While US equities surged to new record high last week, other markets didn't follow. Dollar ended mixed in spite of a chorus of hawkish comments from Fed officials, including chair Janet Yellen. A batch of stronger than expected data also provided little support to the greenback. Instead, Dollar was dragged down by treasury yields, which failed to break out from recent range and reversed during the week. Political uncertainties could be a major factor in triggering safe haven flows to US bonds. And such sentiment could also be seen in the broad based weakness in Euro, which closed as the second weakest major currency next to Sterling. Swiss Franc decouple from Euro and Sterling and ended as the second strongest currency. And overall risk aversion on European situation could be the factor in driving up the Japanese Yen, which ended as the strongest major currency.
The financial markets traded with solid risk appetite last week and the three major US equity indices surged to new record highs in US president Donald Trump's first week in White House. Markets took Trump's signing of some executive orders, include trade and immigration, as sign that he will deliver his election promise and push an expansive fiscal policy. Nonetheless, the rally in stocks and yields lost some steam towards the end of the week after disappointing Q4 GDP data. And Dollar ended mixed. Meanwhile, Sterling ended as the strongest major currency as Supreme Court ruled that prime minister Theresa May's Brexit plan must seek parliament approval. The sale of a new 40 year government bond in UK also attracted record demand, showing appetite for UK assets. Meanwhile, Yen ended as the weakest one as BoJ stepped up its asset purchases to cap the rally in JGB yields.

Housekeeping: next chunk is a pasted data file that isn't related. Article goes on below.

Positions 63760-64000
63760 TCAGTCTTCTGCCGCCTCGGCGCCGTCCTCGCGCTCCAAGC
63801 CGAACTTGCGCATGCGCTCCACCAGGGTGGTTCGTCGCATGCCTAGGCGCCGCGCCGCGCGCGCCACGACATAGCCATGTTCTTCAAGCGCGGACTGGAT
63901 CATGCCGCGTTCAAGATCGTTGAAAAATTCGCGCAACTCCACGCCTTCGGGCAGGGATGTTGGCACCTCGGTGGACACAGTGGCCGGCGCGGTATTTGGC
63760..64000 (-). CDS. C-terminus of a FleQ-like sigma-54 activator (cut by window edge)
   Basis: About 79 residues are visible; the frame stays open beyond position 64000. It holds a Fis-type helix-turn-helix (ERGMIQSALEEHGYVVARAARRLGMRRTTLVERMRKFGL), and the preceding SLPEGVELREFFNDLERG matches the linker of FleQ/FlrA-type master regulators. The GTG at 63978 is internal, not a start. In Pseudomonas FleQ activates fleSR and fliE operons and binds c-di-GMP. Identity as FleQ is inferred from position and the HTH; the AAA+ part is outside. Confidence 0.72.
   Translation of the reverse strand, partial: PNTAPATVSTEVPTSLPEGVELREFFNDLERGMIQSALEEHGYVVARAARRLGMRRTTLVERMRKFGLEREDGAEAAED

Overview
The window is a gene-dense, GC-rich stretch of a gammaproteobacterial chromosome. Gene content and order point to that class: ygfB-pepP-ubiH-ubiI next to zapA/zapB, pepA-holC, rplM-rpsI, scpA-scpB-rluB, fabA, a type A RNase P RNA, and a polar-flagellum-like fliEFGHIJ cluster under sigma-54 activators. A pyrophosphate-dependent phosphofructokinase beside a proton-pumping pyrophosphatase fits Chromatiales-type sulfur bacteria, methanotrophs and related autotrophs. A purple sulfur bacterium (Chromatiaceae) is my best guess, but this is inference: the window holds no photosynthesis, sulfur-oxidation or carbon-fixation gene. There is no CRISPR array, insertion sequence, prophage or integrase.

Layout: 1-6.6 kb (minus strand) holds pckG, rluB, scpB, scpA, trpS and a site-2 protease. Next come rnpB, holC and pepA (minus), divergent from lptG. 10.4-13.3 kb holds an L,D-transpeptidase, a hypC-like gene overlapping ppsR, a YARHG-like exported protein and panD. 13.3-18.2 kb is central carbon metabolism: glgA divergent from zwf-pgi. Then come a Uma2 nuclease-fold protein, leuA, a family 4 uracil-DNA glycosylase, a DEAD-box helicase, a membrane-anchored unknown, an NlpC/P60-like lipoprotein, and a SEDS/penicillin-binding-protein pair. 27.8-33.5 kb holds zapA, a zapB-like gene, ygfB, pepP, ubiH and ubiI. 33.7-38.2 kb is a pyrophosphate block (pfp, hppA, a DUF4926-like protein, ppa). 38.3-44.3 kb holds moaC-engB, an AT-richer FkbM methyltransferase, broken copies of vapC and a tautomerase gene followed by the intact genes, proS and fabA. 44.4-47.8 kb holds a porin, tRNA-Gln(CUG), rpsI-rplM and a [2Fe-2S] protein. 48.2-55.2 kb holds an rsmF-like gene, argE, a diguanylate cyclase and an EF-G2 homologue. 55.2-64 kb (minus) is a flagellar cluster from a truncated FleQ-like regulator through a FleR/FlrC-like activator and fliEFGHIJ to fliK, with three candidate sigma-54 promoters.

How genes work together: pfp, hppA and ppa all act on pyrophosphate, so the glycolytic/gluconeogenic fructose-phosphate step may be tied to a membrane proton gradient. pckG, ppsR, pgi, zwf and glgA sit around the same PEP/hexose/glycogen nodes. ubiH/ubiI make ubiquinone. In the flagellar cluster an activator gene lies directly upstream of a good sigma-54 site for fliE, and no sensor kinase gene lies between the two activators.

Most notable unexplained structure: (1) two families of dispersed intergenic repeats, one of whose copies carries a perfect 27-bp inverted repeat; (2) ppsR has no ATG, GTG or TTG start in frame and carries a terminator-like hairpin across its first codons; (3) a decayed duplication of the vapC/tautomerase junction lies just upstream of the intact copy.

Euro surged broadly last week and led European majors higher on expectation that pro-EU centrist Emmanuel Macron will have an easy win in French presidential election this Sunday. Traders seemed to have ignored the news about hacking attack on Macron's campaign. With 20 pt lead over EU-sceptic far-right Marine Le Pen, there should be enough safety margin for Macron. The focus is now on the reactions in that markets on the results during the initial part of next week. As Macron's win should be well priced into the markets, there is prospect of a setback in Euro after the facts. However, judging from the strength in European indices, it's believed that there is solid underlying optimism in the European economy. And, strategy could indeed be "buy-pull-back" rather that "sell-on-news".